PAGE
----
Date of Award
Doctor of Education (EdD)
College of Education, Doctoral Program
The purpose of this study was to investigate and determine if there existed significant differences in the mathematics and reading achievement levels of students (n = 8) who were retained in sixth grade and their promoted seventh grade counterparts (n = 8), as measured by grade equivalent (GEQ) scores earned on the Iowa Tests of Basic Skills (ITBS). The study also sought to discover if being retained raised the academic achievement levels of the retained students. Finally, the study explored the relationship between retention and self-concept using the Student Self-concept Rating Scale (SSCRS).
Both quantitative and qualitative methodology and analyses were employed. Qualitative data analysis included uncovering themes that emerged from semi-structured interviews conducted with teacher participants (n = 5) and retained students.
The findings revealed that in the area of reading achievement, ITBS mean GEQ scores of retained and promoted students student were not statistically significantly different during the year both groups were in sixth grade. After spending an additional year in sixth grade, retained students raised their reading scores by only a half-year. There was no statistically significant difference between the two groups at the end of the retention year.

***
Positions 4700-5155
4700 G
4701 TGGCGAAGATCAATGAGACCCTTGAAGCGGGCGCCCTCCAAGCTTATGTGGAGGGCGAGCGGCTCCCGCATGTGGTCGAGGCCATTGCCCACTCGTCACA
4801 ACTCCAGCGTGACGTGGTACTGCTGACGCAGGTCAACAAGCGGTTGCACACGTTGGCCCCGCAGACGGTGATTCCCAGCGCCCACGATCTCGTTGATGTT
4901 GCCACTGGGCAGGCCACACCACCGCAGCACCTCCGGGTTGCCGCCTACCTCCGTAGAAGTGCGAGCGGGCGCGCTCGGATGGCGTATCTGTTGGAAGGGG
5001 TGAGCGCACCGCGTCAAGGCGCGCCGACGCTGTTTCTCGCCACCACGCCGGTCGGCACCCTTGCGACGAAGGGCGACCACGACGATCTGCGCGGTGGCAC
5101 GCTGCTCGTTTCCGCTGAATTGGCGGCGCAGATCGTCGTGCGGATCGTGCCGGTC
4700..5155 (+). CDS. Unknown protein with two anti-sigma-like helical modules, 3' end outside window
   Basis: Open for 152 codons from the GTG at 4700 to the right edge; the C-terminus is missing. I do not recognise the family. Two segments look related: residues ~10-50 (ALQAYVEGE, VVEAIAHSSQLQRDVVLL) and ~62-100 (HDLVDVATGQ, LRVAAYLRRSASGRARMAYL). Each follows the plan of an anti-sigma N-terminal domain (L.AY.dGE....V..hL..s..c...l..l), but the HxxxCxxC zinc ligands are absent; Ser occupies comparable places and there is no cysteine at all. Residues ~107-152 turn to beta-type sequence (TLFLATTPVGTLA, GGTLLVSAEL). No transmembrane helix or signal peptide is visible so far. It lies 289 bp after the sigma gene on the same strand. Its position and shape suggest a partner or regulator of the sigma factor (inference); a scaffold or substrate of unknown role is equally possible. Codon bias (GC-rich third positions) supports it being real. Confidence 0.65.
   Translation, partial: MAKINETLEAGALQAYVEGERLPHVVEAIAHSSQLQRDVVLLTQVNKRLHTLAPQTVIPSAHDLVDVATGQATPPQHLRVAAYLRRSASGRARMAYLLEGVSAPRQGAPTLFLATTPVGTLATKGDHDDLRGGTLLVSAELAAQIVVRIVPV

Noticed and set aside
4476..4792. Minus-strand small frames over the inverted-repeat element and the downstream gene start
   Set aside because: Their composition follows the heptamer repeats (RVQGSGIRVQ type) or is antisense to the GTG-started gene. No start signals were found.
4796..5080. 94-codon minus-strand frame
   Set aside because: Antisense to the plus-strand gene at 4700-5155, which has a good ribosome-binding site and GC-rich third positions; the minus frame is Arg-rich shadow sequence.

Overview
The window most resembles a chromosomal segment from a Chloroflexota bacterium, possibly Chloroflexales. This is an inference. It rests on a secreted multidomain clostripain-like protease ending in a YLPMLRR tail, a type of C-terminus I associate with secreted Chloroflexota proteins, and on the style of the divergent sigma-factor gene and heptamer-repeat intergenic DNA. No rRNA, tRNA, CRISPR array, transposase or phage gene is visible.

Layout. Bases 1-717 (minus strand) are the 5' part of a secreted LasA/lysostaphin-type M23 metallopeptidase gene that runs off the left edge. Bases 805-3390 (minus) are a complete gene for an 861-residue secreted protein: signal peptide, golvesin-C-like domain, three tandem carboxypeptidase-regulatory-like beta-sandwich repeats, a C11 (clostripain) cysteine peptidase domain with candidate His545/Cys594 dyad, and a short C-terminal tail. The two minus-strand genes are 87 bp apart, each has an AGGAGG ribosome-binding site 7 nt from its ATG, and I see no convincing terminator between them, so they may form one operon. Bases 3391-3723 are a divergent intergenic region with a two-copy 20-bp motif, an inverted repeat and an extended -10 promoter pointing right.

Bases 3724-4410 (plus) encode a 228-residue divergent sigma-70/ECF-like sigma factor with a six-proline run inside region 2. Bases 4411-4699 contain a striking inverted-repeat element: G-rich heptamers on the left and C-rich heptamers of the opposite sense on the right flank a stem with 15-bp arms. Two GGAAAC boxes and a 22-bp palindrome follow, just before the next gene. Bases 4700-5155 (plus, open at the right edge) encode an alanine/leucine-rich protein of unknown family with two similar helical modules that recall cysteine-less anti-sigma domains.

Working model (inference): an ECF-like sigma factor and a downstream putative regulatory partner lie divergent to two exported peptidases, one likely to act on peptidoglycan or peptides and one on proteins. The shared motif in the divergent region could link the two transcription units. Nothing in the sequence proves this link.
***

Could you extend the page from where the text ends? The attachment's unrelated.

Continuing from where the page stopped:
In the area of mathematics achievement the ITBS mean GEQ scores of retained and promoted students was statistically significantly different during the year both groups were in sixth grade. Promoted students outperformed the retained students by a year and a half. After spending an additional year in sixth grade, although retained students made gains in mathematics, their mean score still did not equal that of their now promoted sixth grade counterparts. There was no statistically significant difference between the two groups at the end of the retention year.
Retained and promoted students were administered the SSCRS. It was expected that there would exist significant differences in the self-concept levels of retained and promoted students. The quantitative analysis did not support that contention. However, qualitative interview data revealed a profile that demonstrates a low level of student self-esteem, which is the evaluative component of self-concept.
Gray Greene, Beverly, "Retention: The controversy continues" (2003). College of Education Theses and Dissertations. 121.